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Working from home: online collaboration

Working from home requires clear communication, and reliable technology makes this easier.

In this post, find out which tool the digital communications team recommends and how you can make work easier and maintain productivity when working from home.


Use Microsoft Teams for video calls, instant messaging and group chats

The digital communications team recommends using Microsoft Teams to simplify online collaboration. All staff at the University can access Teams free through Office 365.

We have used Teams for one year now and have found that it makes it easier to communicate and streamline our work.

Some of the benefits include:

  • Send messages instantly to an individual through private chat, or directly to a wider group using channels.
  • Have video or audio-only conference calls, during which you can choose to also share screens or a virtual whiteboard.
  • Use the search feature to find a file, conversation or contact details (the entire staff directory is available through Teams).
  • Access SharePoint and send files directly through Teams.
  • Communicate on the go with the mobile app.
  • Integrate Teams with other apps, such as OneNote, Excel and Trello.
  • In larger teams, get someone’s attention using @mentions.

Instant messaging

We use it every day for instant messaging and have probably shared thousands of files with each other.

Using instant chat is great for when you have a quick question or discussion point, and this has allowed us to cut down on the number of emails we send. (We now send gifs to get our point across.)

One feature which makes our lives easier is using channels for specific topics, departments, or projects.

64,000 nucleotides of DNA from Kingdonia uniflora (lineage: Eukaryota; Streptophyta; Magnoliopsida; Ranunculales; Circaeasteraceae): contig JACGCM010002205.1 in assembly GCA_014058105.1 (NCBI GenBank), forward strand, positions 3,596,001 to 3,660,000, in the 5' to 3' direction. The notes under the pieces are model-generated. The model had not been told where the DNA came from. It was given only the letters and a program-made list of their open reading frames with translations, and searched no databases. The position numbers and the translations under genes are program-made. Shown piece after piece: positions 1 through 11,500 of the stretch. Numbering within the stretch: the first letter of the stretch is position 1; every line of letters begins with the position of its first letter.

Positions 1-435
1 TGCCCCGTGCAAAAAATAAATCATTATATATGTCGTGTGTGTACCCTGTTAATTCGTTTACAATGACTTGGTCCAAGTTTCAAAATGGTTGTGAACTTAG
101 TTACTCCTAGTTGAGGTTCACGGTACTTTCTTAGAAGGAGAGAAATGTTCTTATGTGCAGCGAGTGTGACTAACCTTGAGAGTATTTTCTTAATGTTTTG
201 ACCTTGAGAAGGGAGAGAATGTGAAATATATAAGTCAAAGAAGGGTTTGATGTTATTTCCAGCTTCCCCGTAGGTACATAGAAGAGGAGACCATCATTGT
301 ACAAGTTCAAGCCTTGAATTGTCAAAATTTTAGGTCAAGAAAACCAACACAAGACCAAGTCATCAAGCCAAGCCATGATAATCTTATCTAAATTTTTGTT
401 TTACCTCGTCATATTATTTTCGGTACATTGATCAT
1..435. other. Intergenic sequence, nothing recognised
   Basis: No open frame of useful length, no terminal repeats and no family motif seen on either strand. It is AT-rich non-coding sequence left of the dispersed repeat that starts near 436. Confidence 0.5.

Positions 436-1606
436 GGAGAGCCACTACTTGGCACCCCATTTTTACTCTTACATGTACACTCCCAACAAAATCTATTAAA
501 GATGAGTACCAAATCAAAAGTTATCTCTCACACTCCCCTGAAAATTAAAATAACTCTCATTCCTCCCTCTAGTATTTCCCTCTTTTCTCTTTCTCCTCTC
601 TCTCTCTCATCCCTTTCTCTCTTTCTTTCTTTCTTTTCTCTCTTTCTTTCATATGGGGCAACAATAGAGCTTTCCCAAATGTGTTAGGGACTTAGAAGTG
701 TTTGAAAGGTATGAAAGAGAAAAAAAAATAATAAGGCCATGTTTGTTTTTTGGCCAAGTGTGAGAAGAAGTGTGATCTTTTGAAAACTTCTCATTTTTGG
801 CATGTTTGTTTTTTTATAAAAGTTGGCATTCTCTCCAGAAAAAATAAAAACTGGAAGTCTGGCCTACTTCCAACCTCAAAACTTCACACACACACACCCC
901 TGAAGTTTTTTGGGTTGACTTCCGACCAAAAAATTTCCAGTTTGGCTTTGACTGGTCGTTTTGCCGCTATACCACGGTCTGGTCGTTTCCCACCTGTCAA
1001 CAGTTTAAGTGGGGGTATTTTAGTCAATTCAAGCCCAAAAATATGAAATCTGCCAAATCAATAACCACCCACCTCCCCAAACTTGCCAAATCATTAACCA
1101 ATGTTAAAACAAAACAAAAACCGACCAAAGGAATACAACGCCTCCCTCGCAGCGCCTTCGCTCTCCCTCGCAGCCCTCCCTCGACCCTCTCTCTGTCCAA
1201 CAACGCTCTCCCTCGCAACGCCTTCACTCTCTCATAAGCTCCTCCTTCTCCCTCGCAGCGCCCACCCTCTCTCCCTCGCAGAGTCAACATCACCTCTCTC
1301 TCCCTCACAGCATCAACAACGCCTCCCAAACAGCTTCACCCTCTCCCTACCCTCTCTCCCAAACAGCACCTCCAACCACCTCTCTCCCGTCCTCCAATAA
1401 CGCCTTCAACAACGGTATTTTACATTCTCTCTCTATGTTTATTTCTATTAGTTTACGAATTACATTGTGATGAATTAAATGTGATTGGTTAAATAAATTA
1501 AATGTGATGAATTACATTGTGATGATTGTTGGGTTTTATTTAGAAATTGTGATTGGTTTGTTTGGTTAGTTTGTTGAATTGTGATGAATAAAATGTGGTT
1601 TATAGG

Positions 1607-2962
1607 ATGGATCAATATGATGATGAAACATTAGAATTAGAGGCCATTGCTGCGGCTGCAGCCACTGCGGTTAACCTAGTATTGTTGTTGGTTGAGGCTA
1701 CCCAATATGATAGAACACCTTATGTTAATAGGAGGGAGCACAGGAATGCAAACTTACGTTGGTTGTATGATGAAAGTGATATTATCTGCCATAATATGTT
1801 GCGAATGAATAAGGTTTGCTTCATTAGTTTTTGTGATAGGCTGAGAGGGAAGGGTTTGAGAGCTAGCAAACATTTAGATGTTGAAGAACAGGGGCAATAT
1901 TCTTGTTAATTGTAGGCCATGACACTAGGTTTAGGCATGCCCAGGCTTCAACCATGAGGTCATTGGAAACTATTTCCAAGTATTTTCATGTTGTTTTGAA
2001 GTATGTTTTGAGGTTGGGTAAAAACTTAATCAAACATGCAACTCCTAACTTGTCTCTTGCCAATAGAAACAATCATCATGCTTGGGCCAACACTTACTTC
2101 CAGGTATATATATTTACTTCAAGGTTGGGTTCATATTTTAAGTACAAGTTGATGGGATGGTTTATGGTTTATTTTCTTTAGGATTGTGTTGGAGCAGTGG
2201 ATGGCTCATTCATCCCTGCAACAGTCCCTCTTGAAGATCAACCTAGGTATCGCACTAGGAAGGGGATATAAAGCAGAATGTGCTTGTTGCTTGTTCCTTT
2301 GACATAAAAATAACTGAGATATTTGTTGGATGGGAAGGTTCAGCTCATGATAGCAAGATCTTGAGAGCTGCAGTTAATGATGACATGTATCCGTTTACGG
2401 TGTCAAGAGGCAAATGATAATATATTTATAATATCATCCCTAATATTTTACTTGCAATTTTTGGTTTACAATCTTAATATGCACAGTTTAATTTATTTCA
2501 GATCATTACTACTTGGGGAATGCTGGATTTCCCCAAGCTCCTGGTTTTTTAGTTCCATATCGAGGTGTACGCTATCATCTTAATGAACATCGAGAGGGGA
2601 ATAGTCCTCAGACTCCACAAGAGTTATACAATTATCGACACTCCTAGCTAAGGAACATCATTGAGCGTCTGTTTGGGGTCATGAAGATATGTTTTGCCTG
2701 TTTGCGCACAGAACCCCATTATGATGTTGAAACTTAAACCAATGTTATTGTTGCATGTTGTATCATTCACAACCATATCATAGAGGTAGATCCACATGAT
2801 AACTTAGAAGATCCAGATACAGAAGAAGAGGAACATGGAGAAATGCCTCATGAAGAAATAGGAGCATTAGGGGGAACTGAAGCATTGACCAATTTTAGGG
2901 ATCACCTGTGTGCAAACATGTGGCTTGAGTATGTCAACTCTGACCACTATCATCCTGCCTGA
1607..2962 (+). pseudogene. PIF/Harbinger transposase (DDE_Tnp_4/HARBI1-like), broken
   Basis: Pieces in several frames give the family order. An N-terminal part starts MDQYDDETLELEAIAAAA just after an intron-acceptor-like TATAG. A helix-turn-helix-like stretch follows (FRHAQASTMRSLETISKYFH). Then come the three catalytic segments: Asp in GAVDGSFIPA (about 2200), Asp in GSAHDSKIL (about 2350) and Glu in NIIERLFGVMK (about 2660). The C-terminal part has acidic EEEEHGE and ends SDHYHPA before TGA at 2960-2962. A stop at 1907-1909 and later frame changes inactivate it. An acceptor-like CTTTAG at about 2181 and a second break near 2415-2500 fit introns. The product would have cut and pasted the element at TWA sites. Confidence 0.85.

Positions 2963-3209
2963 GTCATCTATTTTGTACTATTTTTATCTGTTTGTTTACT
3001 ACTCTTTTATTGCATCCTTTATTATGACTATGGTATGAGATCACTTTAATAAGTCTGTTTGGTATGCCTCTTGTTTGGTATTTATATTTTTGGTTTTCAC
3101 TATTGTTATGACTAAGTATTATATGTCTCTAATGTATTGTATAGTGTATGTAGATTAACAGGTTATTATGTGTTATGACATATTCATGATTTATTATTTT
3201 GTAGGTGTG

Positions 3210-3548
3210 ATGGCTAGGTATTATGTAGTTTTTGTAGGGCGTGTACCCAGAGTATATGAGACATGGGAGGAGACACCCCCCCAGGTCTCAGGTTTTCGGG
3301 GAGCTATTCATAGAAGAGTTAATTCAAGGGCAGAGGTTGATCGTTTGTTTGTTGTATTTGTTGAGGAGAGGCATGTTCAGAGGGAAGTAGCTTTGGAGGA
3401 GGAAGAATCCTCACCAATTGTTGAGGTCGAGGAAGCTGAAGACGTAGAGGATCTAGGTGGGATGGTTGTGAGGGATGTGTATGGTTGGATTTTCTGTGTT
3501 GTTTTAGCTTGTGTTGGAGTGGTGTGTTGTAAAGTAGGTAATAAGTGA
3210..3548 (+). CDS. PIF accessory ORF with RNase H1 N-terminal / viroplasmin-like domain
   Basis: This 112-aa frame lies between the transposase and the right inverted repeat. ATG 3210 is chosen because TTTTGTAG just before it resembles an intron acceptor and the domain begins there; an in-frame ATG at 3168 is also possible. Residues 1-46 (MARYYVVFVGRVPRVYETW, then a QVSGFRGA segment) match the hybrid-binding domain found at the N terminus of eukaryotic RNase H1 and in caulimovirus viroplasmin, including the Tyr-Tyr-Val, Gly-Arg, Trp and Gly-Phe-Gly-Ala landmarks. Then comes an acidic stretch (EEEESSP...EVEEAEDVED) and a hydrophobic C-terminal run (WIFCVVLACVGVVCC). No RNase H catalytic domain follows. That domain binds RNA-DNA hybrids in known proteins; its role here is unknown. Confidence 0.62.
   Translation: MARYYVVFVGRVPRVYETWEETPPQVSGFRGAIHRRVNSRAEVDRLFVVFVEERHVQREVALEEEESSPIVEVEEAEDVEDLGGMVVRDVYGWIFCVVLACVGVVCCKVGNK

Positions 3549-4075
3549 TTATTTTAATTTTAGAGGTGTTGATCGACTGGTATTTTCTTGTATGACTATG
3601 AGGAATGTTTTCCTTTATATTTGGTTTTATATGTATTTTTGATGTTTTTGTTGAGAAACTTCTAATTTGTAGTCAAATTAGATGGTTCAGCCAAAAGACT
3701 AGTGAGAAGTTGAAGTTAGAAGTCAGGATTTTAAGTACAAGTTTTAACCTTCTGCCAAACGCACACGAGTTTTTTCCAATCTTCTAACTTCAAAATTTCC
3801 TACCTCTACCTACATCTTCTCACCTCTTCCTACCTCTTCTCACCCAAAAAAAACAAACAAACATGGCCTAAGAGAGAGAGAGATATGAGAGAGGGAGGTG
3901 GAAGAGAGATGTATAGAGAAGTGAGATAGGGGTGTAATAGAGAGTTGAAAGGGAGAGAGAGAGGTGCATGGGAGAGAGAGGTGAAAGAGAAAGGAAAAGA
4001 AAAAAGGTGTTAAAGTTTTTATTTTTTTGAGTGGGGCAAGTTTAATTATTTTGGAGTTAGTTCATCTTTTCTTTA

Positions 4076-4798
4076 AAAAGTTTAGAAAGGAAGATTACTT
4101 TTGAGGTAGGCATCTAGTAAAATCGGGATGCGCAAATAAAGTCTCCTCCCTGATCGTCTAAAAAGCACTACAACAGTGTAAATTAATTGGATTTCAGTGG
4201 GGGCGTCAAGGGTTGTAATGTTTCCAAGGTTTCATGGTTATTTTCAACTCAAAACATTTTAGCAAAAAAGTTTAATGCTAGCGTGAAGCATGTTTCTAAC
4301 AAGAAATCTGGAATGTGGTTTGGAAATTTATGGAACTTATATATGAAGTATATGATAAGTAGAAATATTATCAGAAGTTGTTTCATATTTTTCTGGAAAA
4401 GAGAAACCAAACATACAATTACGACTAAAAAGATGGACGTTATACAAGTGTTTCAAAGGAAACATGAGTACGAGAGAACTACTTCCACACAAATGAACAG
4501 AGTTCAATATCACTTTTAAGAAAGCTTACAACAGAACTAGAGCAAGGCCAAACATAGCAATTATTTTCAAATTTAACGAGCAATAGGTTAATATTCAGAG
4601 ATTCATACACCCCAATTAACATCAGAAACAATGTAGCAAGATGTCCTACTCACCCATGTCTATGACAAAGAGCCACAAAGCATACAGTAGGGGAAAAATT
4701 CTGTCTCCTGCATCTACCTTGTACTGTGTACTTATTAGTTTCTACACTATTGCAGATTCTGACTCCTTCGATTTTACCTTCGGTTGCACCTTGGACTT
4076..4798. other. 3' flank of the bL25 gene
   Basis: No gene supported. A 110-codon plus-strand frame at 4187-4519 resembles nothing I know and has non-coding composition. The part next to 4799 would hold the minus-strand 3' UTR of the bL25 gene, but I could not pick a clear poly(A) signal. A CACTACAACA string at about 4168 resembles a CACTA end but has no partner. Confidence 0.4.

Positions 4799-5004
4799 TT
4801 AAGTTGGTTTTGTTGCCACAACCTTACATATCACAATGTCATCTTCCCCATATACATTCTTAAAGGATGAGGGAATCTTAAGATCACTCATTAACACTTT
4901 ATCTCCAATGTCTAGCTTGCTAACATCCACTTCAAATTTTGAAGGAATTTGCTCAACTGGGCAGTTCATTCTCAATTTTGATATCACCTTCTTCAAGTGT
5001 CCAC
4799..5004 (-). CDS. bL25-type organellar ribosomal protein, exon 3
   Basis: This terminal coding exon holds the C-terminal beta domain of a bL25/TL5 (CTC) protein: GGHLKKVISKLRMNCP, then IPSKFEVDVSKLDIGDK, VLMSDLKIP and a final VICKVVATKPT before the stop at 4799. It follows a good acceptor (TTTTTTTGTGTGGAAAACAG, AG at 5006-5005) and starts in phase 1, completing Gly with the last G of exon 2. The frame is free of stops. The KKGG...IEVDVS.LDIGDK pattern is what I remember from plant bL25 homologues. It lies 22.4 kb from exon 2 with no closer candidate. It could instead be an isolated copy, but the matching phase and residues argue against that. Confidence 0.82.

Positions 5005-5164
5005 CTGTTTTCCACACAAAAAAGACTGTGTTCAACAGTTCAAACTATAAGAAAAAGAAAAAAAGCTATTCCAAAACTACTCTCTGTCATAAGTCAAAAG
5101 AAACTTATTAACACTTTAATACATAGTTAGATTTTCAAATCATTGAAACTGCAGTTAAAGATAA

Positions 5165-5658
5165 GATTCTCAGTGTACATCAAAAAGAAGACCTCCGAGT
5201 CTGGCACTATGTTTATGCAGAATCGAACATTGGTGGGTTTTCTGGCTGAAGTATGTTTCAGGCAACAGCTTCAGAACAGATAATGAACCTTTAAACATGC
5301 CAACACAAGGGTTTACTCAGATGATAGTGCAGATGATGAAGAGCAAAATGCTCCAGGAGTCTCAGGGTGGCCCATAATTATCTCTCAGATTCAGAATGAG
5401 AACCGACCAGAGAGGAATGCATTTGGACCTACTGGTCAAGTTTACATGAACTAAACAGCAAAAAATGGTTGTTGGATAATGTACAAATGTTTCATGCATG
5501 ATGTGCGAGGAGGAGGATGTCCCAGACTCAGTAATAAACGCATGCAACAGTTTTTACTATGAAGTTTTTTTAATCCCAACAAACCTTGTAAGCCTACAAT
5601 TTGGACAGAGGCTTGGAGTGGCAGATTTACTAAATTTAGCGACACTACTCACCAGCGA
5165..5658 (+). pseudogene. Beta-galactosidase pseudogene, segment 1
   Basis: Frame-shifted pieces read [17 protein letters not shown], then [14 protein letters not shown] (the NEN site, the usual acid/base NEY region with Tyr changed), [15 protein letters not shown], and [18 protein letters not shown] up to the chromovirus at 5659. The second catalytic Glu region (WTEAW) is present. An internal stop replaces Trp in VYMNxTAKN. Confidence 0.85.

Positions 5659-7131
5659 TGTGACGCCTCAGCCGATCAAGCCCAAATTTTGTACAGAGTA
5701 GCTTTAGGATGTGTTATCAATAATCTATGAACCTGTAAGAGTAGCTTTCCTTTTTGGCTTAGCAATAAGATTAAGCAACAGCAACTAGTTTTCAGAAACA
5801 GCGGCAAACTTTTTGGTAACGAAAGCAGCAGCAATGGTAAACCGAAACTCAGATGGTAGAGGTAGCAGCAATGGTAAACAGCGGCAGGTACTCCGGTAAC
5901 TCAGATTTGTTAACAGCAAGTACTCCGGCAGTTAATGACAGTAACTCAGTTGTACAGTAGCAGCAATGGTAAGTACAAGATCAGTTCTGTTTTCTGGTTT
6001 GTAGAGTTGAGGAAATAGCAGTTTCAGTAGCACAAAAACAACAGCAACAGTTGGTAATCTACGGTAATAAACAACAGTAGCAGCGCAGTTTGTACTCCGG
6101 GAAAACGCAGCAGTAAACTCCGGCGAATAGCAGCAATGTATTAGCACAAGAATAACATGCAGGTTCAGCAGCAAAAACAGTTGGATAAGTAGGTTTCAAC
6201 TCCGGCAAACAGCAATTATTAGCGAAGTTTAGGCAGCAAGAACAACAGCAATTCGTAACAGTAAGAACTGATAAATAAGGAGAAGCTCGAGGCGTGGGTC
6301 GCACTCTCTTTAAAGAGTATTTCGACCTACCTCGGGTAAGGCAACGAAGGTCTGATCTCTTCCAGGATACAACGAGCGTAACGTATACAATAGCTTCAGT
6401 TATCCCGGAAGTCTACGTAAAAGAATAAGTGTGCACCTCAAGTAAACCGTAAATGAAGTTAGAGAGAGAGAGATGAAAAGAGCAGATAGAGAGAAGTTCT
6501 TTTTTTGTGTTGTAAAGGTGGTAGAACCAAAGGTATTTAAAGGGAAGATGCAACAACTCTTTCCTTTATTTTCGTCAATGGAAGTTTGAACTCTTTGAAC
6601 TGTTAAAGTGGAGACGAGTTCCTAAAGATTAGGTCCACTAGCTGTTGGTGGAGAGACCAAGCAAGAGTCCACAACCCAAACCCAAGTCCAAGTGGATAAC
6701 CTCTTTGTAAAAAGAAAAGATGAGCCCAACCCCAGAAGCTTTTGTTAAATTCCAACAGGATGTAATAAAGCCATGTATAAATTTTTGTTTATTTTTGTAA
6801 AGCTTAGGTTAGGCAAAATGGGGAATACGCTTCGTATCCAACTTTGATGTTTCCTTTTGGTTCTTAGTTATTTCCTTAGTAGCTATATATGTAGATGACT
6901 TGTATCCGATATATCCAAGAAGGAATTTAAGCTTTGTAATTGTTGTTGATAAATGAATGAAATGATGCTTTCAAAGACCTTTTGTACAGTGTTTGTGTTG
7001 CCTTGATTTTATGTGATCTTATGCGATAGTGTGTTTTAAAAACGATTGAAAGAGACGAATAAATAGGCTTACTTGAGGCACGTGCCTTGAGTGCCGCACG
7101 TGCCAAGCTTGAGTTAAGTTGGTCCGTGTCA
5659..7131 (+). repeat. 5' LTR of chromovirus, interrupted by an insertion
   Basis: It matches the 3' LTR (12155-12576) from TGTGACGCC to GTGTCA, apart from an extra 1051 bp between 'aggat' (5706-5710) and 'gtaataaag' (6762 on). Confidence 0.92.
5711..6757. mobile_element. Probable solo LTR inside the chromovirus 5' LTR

For example, we have a ‘Content-things’ channel where the content team can talk about content-related things, and we also have a ‘Resources’ area to share interesting articles and… resources. These channels help keep chat and files organised.

Video calls

When team members work from home, we rely on Teams for video calls during group discussions. We have successfully trialled using Teams for video calls with all nine members of digital communications.

Office 365 User community group

Several other units around the University also use teams successfully to communicate with individual team members and wider audiences.

Did you know there is an Office 365 User community group in Teams which anyone can join?

It provides advice on how to get the most from Office apps, as well as being a place to ask questions and start discussions.

Illustration of happy people using Teams


Download Microsoft Teams on any device

Desktop

Mobile

Illustration of happy people using Microsoft Teams


Tips for online collaboration success

  1. The key to success with tools like Teams or Skype for Business is that everyone in your team must agree to use the same technology for online collaboration. Do not rely on Teams if part of the team cannot or will not use the software.
  2. Once everyone has agreed on a tool that works for the whole team, it must be installed and up-to-date on everyone’s computer.
  3. Ensure everyone in the team knows how to use Teams. Practice using the software together and, if necessary, organise training if further advice is needed. IT Services are happy to help with this.
  4. Let people know you’re working remotely, and how people can best contact you. Consider updating your email signature to include how you prefer to be contacted: for example, through Microsoft Teams or via mobile. It’s also worth mentioning your working hours so people know when you’re available (Teams has a handy feature where it will notify folks that you are out of the office or in a meeting).

If you’re a member of staff and would like more information about using Microsoft Teams, or any other Office 365 software, please contact the IT Service Desk:

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